Employers Can be Liable for Workplace Gossip Under Title VII

In many workplaces, the water cooler is a breeding ground for gossip and innuendo. Based on a recent ruling from the Fourth Circuit Court of Appeals, the water cooler is now an even more treacherous place for employers.

In Parker v. Reema Consulting Services, Inc., 2019 WL 490652 (Feb. 8, 2019), the central issue considered by the Court was whether a false rumor that a female employee slept with her male boss to obtain a promotion can ever give rise to her employer's liability under Title VII for discrimination "because of sex."

From 2014 through 2016, the plaintiff, Evangeline Parker, worked for the defendant, Reema Consulting Services, Inc. at its warehouse in Sterling, Virginia. During that time, Ms. Parker was promoted six times, ultimately becoming RCSI's Assistant Operations Manager. Just two weeks after being promoted to Assistant Operations Manager, Ms. Parker learned that male employees were circulating an unfounded, sexually-explicit rumor that she had a sexual relationship with a higher-ranking manager in order to obtain her management position.

The rumor originated with one of Ms. Parker's subordinates. However, the highest-ranking manager at RCSI's Sterling facility also participated in spreading the rumor. He was alleged to have asked Ms. Parker's rumored paramour, "hey, you sure your wife ain't divorcing you because you're f*cking [Ms. Parker]?" Even worse, the highest-ranking manager openly discussed the rumor with Ms. Parker's co-workers and went out of his way to humiliate her. He even went as far as telling Ms. Parker that "he could no longer recommend her for promotions or higher-level tasks because of the rumor," and that he "would not allow her to advance any further within the company."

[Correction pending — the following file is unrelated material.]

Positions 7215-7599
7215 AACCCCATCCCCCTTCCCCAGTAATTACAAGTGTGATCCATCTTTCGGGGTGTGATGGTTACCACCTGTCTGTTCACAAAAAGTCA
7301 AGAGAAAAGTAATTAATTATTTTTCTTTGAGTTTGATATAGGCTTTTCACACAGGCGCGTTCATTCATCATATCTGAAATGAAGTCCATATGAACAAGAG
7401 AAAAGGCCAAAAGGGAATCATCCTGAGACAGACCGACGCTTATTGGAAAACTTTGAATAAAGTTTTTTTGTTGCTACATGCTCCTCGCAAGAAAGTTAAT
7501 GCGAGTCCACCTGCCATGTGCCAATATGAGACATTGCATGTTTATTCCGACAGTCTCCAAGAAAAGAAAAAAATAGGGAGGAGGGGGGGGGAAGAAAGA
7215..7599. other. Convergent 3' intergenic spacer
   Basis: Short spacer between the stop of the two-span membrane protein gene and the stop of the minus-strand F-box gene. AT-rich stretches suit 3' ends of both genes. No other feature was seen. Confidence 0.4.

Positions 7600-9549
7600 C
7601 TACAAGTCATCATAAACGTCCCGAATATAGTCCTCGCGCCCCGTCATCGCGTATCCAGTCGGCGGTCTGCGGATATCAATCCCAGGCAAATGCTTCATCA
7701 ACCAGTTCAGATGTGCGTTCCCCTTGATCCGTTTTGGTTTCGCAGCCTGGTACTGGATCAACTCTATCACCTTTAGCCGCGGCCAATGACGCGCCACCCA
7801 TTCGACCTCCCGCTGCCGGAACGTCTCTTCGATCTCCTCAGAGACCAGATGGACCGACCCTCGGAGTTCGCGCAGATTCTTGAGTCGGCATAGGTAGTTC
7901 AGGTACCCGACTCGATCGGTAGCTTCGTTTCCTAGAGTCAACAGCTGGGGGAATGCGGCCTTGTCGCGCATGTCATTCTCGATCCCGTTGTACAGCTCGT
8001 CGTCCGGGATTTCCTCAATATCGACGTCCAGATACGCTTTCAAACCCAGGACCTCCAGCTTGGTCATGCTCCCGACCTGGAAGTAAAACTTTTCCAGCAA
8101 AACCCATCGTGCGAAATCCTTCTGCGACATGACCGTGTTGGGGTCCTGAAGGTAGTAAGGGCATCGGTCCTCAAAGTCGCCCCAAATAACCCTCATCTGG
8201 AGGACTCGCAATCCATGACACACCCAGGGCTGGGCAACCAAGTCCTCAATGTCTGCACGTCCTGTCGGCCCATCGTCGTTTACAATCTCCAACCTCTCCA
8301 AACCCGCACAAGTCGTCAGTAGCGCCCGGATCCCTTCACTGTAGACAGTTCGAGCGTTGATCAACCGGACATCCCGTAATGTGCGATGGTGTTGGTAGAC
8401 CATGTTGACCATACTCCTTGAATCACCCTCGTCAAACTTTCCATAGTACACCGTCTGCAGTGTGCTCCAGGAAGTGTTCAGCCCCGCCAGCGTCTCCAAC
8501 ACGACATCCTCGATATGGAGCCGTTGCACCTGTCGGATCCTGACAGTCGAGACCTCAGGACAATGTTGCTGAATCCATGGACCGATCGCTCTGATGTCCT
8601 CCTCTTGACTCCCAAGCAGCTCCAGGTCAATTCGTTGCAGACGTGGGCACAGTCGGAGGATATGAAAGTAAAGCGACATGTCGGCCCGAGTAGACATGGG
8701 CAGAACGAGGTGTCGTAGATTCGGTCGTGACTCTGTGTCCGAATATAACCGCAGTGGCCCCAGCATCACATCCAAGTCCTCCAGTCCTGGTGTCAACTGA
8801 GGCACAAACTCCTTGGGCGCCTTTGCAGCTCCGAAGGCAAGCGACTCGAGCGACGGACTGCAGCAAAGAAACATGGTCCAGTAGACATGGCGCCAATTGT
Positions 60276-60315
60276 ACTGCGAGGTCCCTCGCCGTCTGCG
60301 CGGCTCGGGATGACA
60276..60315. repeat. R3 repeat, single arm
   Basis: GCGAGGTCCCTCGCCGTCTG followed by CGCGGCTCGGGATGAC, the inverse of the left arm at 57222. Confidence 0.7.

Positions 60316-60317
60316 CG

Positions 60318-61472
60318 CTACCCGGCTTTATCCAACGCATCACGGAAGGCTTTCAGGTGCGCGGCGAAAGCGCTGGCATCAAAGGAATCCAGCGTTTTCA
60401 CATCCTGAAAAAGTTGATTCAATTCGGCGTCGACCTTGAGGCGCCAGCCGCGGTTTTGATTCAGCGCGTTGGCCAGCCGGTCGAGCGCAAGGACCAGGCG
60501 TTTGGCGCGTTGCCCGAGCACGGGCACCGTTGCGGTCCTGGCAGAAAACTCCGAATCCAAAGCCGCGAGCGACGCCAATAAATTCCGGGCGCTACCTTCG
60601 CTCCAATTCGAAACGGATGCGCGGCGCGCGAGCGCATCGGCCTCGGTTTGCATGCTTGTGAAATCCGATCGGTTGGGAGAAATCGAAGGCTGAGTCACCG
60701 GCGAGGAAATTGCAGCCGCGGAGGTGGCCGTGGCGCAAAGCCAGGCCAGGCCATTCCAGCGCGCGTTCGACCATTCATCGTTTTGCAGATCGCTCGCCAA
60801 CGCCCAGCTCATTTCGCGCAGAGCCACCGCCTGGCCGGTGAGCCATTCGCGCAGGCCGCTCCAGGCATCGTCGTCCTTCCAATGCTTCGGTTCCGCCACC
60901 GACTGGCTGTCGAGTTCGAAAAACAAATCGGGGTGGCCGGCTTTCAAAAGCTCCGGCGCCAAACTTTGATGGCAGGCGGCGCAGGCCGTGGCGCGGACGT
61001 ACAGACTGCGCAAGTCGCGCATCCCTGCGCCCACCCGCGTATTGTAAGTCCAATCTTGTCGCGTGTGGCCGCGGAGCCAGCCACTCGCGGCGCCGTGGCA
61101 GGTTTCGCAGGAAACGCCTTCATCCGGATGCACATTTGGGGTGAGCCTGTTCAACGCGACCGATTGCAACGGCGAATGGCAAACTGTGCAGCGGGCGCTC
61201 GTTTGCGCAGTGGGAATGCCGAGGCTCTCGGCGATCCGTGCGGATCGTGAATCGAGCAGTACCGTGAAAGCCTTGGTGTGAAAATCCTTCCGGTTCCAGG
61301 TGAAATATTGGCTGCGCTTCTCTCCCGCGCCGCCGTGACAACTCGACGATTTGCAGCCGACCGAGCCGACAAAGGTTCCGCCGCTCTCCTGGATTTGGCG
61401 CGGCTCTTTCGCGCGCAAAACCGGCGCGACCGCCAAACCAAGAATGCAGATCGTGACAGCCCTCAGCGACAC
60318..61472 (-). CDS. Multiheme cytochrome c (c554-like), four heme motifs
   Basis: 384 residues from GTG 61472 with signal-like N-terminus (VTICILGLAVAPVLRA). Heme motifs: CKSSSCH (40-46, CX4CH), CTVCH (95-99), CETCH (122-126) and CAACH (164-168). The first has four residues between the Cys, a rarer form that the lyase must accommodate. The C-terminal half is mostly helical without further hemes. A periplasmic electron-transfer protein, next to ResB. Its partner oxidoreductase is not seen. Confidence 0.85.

Shortly after Ms. Parker complained to human resources, RCSI terminated her on May 18, 2016.

The District Court granted RCSI's Motion to Dismiss on the grounds that the rumors that Ms. Parker slept her way to the top were based upon her conduct rather than her gender. The Fourth Circuit disagreed. Ms. Parker plausibly invoked a deeply rooted perception that generally women, not men, use sex to achieve success. Moreover, the Fourth Circuit noted that the dichotomy that the District Court and the employer purported to create between harassment "based on gender" and harassment based on "conduct" was not meaningful because Ms. Parker's complaint alleged that the conduct was gender-based.

It goes without stating that malicious gossip in the workplace serves no purpose and is detrimental to employee morale and productivity. After Parker, however, employers may face liability under Title VII if supervisors and managers spread gender-based gossip about employees and employers fail to promptly investigate and discipline the perpetrators.

Broderick Dunn is a partner at Cook Craig & Francuzenko, PLLC. Connect with him on LinkedIN and follow him on Twitter

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